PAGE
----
Lesson 4. Beware the personal brand.  And then there’s Don.  Okay, he’s a guy and we write about women.  But, regardless of gender, he is the embodiment of what we call the iconic self, that image we create to project who we wish we were.  Don is an illusionist, a mystery man who invented himself out of whole cloth and, as David Weigand writes in the San Francisco Chronicle, is “on the run from himself.”  Weigand, who compares Draper to F. Scott Fitzgerald’s Jay Gatsby (Fun fact: Fitzgerald got his start as an advertising copywriter), writes:

Fitzgerald, the Midwesterner who went East to reinvent himself, saw both sides of the American “dream.” On the one hand, ours has always been a culture of hope and aspiration. On the other, our abiding belief in change and the ability to reinvent ourselves can bring us perilously close to the edge of self-delusion.

In short, Don is a cautionary tale, a desperate example (cue the falling man in the opening credits) of how we can lose ourselves when we work too hard to become our brand. When it comes to Don, we wonder: is there a there there?  Who knows. But it definitely makes you ponder what Don might do with Facebook.  Scary thought.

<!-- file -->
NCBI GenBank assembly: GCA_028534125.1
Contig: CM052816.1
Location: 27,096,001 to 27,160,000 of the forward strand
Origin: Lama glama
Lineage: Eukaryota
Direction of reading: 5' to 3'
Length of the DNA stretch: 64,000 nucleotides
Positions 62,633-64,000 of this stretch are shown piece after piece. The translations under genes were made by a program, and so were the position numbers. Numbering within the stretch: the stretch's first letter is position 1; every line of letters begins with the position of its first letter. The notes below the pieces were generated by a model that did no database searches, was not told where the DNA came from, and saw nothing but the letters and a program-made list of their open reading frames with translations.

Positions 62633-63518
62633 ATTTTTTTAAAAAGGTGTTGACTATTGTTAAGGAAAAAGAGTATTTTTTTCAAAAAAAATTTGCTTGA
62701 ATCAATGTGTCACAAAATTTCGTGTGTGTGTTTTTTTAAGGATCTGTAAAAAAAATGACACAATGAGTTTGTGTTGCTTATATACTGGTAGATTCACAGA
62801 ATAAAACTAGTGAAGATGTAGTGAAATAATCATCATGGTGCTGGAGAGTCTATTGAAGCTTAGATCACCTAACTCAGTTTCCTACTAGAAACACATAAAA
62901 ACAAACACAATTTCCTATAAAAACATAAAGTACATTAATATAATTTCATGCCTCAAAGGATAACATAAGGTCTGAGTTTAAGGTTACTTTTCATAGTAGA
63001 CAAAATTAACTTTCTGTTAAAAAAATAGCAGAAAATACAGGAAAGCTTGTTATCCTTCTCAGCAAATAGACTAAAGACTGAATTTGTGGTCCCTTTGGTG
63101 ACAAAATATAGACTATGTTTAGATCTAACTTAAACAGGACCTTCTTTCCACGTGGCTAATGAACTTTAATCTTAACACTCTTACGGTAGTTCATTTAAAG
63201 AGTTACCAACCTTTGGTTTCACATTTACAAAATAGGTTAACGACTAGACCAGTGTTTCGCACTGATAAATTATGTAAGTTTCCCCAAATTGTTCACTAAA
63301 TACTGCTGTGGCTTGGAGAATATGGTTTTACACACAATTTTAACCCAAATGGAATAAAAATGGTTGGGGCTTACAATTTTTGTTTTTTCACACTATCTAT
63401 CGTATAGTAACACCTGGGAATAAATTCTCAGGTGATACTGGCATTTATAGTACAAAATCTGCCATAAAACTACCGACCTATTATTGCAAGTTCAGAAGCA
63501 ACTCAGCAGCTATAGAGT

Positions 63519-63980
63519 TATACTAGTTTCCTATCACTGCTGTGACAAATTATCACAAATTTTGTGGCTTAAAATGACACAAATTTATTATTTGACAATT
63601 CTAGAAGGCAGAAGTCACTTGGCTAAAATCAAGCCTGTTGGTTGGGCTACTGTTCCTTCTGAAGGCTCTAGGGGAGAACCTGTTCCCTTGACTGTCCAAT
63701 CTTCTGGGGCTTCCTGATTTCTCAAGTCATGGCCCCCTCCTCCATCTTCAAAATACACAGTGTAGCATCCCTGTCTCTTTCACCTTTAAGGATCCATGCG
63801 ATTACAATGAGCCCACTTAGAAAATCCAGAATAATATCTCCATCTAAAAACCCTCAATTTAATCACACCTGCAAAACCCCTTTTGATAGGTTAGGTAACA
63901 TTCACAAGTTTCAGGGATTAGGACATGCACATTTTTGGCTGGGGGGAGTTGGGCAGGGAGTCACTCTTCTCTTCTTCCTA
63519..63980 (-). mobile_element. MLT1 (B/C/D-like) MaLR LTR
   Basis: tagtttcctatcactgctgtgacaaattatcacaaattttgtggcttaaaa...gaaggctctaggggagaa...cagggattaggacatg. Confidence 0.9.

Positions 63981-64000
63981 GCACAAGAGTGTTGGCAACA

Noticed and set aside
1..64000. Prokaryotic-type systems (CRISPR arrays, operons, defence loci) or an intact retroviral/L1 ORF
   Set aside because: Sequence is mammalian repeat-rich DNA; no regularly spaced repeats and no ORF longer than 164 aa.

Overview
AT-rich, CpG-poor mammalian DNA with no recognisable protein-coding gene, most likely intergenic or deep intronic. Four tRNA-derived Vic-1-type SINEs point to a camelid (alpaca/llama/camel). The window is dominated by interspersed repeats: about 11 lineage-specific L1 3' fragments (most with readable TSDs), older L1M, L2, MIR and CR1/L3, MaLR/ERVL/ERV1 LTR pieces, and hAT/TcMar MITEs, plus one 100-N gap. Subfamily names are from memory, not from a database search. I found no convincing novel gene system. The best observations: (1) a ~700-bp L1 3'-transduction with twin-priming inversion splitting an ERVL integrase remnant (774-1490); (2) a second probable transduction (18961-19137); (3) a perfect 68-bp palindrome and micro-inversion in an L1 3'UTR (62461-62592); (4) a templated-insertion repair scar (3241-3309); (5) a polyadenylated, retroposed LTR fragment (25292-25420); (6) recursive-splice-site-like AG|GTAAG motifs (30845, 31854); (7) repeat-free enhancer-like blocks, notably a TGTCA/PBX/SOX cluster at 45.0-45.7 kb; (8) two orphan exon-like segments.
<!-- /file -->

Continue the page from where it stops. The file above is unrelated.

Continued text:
Lesson 5. Embrace our differences as our strengths.  It’s a revolutionary thought, the idea that men and women bring different strengths and talents to the table. After all, we came up thinking that to be successful, we had to fit in — to be “a man in a skirt,” as one of our sources dubbed it.  But what if we could tap into our authentic, feminine selves and do what we do best:  Studies show, for example, that women negotiate in a win-win manner, we’re interactive leaders, we’re sensitive to subliminal cues; we’re multithinkers, multitaskers, and are more comfortable with ambiguity.  Not to say one gender is better than the other.  Just different.  Which brings up one of my favorite bon mots from Man Men, seasons past.  The context may have been different, but you gotta love the line: “Don’t be a man, be a woman. It’s a powerful business when done correctly.”

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Ahead of September’s “I Don’t Know How She Does It”–a movie based on Allison Pearson’s best-selling novel about the realities of life as a working mother, which stars Sarah Jessica Parker as the harried “She” in question–this Sunday’s New York Times Magazine ran a story about the film’s screenwriter, Aline Brosh McKenna, whose other credits include “The Devil Wears Prada,” “Morning Glory,” and “27 Dresses.” 27 Dresses aside, McKenna’s films represent a new guard. As writer Susan Dominus puts it,

McKenna makes romantic comedies in which the romance is not so much between a woman and the perfect man but a woman and the perfect career.

…McKenna’s solution to romantic-comedy fatigue is not to ironize the genre or make fun of its characters’ (and therefore its audience’s) quests for fulfillment, but to give them what they want: a great guy and a great job, a happy family and professional success.

…McKenna plays out, in a frothy, mass-market format, the fantasies promised by ’70s feminism: that you can have a big career without sacrificing a personal life.